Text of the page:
Spheres Sliced in 2D and 3D
Flatlanders can understand a sphere as a sequence of circles changing over
time. The flatlanders see time as a third dimension, but we see the third
dimension as a physical one. Similarly, we can understand a hypersphere
from the fourth dimension as a sequence of spheres changing over time.
We use time as a means of representing a fourth physical dimension.




A Cube Falls Through Flatland
One way to show a threedimensional cube to a Flatlander is to let the
cube pass through the plane of Flatland and see the sequence of shapes
that it produces. If the cube hits flatland face first, then the
Flatlanders will see a square appear, then remain for a while, and then
disappear. But this is not the only way a cube and pass through
flatland. Here we see three symmetric slicing sequences for the cube.




Hypercube Basics
These pages walk you through the analogs of the cube in lower and higher
dimensions, developing the sequence: point, line, square, cube, hypercube.
It begins the investigation of the hypercube by counting some of its parts,
and by locating the cubes that form the faces of the hypercube.




Rotating Cubes and Hypercubes
Rather than look at a single twodimensional shadow of a cube, we can look
at a sequence of shadows as the cube rotates. This gives our
twodimensional Flatlanders a better understanding of the cube as they
watch which pieces shrink (when they are far from the light) and which
grow (when they are near the light). We can readily interpret such
twodimensional pictures as a threedimensional cube rotating. Similarly,
we can look at a sequence of views of a hypercube as it rotates in
fourspace.




Folding Cubes and Hypercubes
Here we look at how unfolding the square faces of a cube can help us to
explain a cube to Flatlanders. The shadows can be seen by the people in
Flatland, and they can try to use these shadows to interpret the folding
that we are doing in threespace. Similarly, we can unfold a hypercube
into threespace, and watch its shadow as it folds together in
fourspace.




Orthographic and Perspective Projections
Our shadows of cubes and hypercubes have used stereographic projections, in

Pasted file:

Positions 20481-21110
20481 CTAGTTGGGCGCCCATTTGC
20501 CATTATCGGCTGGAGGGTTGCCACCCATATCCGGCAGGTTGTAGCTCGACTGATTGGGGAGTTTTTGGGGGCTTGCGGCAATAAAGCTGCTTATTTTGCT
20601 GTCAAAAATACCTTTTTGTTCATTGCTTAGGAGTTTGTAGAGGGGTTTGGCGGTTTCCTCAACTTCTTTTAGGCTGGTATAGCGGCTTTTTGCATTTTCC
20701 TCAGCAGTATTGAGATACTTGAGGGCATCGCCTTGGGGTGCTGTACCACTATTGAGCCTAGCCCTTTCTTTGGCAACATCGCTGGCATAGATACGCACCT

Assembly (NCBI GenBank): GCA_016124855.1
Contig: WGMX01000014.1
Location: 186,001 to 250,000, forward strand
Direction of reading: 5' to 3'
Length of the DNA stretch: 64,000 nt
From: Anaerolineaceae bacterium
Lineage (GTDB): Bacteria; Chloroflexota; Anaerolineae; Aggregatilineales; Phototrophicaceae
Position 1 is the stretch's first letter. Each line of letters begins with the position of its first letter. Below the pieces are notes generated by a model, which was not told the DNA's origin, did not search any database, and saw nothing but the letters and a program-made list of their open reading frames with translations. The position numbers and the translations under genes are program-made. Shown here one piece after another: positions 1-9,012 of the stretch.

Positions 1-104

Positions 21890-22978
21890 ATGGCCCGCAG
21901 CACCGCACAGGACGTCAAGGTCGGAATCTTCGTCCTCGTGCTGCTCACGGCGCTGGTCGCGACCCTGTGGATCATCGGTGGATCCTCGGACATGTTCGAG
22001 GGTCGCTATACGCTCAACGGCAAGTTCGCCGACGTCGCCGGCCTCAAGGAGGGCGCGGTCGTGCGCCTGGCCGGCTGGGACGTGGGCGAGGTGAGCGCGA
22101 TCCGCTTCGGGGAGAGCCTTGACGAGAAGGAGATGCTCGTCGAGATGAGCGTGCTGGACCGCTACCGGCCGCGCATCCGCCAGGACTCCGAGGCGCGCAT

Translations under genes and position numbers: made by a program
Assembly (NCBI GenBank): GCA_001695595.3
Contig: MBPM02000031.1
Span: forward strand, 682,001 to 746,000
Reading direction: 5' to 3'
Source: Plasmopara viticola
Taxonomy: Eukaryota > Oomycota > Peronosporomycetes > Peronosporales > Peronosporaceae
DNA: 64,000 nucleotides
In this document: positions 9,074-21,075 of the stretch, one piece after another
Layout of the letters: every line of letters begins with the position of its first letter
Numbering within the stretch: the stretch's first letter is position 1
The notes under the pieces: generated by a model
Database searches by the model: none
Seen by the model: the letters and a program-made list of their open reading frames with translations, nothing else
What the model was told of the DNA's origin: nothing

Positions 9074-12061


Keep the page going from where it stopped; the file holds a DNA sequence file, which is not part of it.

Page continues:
which things that are farther away appear smaller than things that are
nearby; but we can also use orthographic projection, which corresponds to
a viewpoint (or lightsource) that is "infinitely" far away. In this view,
far away things are not reduced in size. This makes our views more
symmetric, and reduces the picture to one that seems to be a
lowerdimensional one when our viewing direction is parallel to faces of
the cube or hypercube.




The Faces of the Hypercube in Orthographic Projection
On this page, we show the sequence of orthographic views of the hypercube
that we first introduced in the movies above, but this time, we highlight
various pairs of cubes, and track the changes that occur to them as we
move from viewpoint to viewpoint, first looking at a cubical face of the
hypercube, then a square face, then an edge, and finally a corner.




A Hypercube Falls Through Spaceland
These movies show the slicing sequences for the hypercube when it is sliced
cube first, square first, edge first, or corner first. These are the
analogous views to the slices of the cube passing through Flatland given
above. In each case, we view the hypercube from "above"; that is, the
squarefirst view is shown within the orthographic view of the hypercube
looking at it square first. You should be able to recognize the
similarities with threedimensional cube slices, and may even see the
various cubeslicing sequences as the individual faces of the hypercube are
cut by the slicing hyperplane. The edgefirst sequence is the first
interesting one, and you should be able to see the cornerfirst slicing of
the flattened cubes on top and bottom.




Hypercube Slices Viewed Corner First
The previous set of movies show the four symmetric slicing sequences of the
hypercube, each viewed from a direction looking perpendicular to the
slicing hyperplane. Just as will the cube, however, we can view the
slices from different directions. The cube had three slicing directions
and three viewing directions, giving nine combinations in all; for the
hypercube, there are four of each, for sixteen all together. It seemed
excessive to produce this many, so we chose to show all four sequences from
one viewpoint, the corner view. In this view, all eight cubes are
visible, so we can see the entire slicing sequence clearly in each case.




Hypercube Slices Colored by Cube
Here we show the slices of the hypercube viewed in orthographic projection
corner first, but this time we color the faces of the slices according to
which of the eight cubes of the hypercube they are slicing through. The goal here is to
see how the various faces of the slice sweep out the cubical faces of the
hypercube. You should be able to see the three slicing sequences of the
threedimensional cube appear in different combinations in these movies.




Stereographic Projections of Hypercube Slices
Our previous movies of the hypercube have almost all been in orthographic
projection. These movies show the slicing sequences of the hypercube in
stereographic projection, instead. Since in these stereographic views,
none of the cubes are flattened out, you can see how the faces of the
slices sweep out the cubes of the hypercube more easily. The edgefirst
stereographic view of the hypercube is one you have not seen before.




Interactive Models of 4Dimensional Objects
It is not always easy to understand a 3dimensional model from just one
view; it often helps to be able to walk around the object to see it from a
variety of viewpoint. All the more so when the 3dimensional object is a
projection of an object from four dimensions. Many of the objects
illustrated in the links above are made available heres as 3D models that
can be rotated using a Java applet called JavaView.